There are also ways to convince farmers to adopt welfare improvements, because there are overlaps of interests and incentives between animal welfare and the farmers/the industry. For example, better control of water quality and better disease prediction and prevention not only benefits the fish, but also the farmers and the industry, as there would be less cases where farmers lose all their fish and investments when the whole fish population dies out, as is often the case today. Therefore farmers might have the incentive to take action to improve fish welfare, such as receiving education/training, establishing internal standards and procedures, upgrading technologies, etc.

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The overlap of interests deserves a little  more explanation due to its importance. A good example of such overlap is reducing the cases of whole-population deaths of animals caused by sudden drops in dissolved oxygen (DO), which is an obvious lose-lose situation for the animals and the human stakeholders. Abundant reports of such cases have been found, and it could be observed that a lot of fish famers who had suffered from total losses were poor, low educated, and inexperienced or even new to the industry. Some of these farmers might find it hard to even understand issues like how DO levels change under different circumstances, how DO levels affect fish welfare and fatality, and how they can predict, adjust, and maintain DO levels. Here, help from the animal movement could be of great assistance.

It is crucial not to overlook the importance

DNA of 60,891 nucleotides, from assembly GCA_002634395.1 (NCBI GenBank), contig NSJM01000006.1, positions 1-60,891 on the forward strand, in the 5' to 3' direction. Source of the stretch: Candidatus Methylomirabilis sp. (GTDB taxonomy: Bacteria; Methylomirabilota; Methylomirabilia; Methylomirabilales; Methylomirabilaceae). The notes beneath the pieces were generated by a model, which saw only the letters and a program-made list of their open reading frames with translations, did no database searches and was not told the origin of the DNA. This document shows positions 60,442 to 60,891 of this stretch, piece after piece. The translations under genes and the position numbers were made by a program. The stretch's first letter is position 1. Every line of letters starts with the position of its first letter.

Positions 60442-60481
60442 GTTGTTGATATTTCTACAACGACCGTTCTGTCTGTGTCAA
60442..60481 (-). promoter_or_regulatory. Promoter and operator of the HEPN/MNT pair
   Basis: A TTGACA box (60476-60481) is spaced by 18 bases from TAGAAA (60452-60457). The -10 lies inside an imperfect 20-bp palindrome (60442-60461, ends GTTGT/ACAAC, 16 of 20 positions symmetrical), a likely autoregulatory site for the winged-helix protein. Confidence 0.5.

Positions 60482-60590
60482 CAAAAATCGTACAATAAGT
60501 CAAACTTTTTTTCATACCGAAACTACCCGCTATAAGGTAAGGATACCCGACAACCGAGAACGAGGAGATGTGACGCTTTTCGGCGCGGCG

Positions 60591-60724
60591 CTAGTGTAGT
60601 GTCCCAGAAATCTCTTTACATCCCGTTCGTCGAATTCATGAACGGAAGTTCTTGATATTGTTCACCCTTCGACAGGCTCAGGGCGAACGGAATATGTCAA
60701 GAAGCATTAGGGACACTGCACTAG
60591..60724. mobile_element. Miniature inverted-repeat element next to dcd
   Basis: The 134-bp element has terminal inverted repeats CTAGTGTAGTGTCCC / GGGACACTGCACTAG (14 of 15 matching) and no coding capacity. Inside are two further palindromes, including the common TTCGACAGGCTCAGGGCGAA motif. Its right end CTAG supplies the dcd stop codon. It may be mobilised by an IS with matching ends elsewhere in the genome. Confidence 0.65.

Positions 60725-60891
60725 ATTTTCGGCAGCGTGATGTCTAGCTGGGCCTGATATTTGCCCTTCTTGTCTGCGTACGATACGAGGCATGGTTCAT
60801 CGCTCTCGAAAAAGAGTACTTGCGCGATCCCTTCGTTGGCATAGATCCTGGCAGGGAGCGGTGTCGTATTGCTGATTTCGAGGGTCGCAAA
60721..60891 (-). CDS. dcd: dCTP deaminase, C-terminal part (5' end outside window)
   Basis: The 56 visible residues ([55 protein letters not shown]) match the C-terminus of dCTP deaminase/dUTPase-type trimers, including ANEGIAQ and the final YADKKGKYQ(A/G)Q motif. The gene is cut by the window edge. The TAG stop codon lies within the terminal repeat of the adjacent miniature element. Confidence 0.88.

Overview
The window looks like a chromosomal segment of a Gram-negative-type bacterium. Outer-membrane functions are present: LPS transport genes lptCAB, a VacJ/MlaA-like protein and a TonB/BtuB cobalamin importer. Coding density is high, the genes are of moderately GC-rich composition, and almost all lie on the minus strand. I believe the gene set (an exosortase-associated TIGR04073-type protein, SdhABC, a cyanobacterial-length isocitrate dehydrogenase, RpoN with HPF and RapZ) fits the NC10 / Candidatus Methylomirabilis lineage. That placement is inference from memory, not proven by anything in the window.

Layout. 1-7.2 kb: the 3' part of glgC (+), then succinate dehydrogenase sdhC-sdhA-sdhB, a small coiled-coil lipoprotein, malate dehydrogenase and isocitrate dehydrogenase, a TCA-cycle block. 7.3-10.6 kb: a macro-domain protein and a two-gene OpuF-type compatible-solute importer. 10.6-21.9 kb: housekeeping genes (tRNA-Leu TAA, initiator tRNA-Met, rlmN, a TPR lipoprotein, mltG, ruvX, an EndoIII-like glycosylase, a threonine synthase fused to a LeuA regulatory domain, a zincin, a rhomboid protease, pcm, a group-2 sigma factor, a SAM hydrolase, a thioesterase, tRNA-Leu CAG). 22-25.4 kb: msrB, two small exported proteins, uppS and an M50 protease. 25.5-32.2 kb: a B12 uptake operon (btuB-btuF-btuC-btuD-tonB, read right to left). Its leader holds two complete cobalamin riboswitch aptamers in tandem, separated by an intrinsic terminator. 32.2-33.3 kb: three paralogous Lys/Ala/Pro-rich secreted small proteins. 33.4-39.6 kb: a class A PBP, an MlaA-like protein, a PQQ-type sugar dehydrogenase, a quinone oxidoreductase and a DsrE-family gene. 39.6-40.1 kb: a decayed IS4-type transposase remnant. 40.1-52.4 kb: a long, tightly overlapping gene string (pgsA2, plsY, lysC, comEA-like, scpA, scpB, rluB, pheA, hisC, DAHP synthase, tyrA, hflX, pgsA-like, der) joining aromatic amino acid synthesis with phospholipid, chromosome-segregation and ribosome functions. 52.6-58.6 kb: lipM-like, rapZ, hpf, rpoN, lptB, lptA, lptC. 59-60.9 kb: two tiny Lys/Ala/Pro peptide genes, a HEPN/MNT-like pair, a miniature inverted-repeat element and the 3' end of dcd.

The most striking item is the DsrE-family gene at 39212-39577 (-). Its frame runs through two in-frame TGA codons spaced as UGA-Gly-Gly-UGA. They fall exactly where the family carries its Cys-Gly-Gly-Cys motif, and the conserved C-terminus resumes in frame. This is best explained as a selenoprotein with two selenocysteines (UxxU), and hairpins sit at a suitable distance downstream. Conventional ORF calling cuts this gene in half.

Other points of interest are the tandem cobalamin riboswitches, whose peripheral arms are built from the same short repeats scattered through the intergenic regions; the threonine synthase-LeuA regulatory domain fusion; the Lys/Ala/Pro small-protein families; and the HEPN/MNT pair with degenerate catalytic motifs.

of welfare reforms


To conclude, the suffering of farmed aquatic animals is deep and vast, and helping  them will not be an easy task. The meat/fish reduction programs are not an advisable way to help them in China, and it will be more useful to think of ways to reduce the farming of smaller aquatic animals. More importantly, it is crucial not to overlook the importance of welfare reforms, as it is delusional to think that the number of aquatic animals will drop substantially in the future due to our advocacy. As discussed before, farmers and the industry may have the incentives to consider welfare reforms, so it is important to look for opportunities along this line.  

This article is intended as an introduction to the topic, and not meant to convey too much insights. If you would like a deeper level discussion on this topic, reach out to Fai at

Fai is a professional advisor and researcher on animal welfare, focusing on Asia's animal welfare development, and the impact of emerging technologies on animals. He was previously the Chinese Strategy Consultant at Mercy For Animals, and is now advisor to a number of animal welfare organizations and foundations.

The opinions expressed in this publication are those of the authors. They do not purport to reflect the opinions or views of Equalia or Equalia’s staff.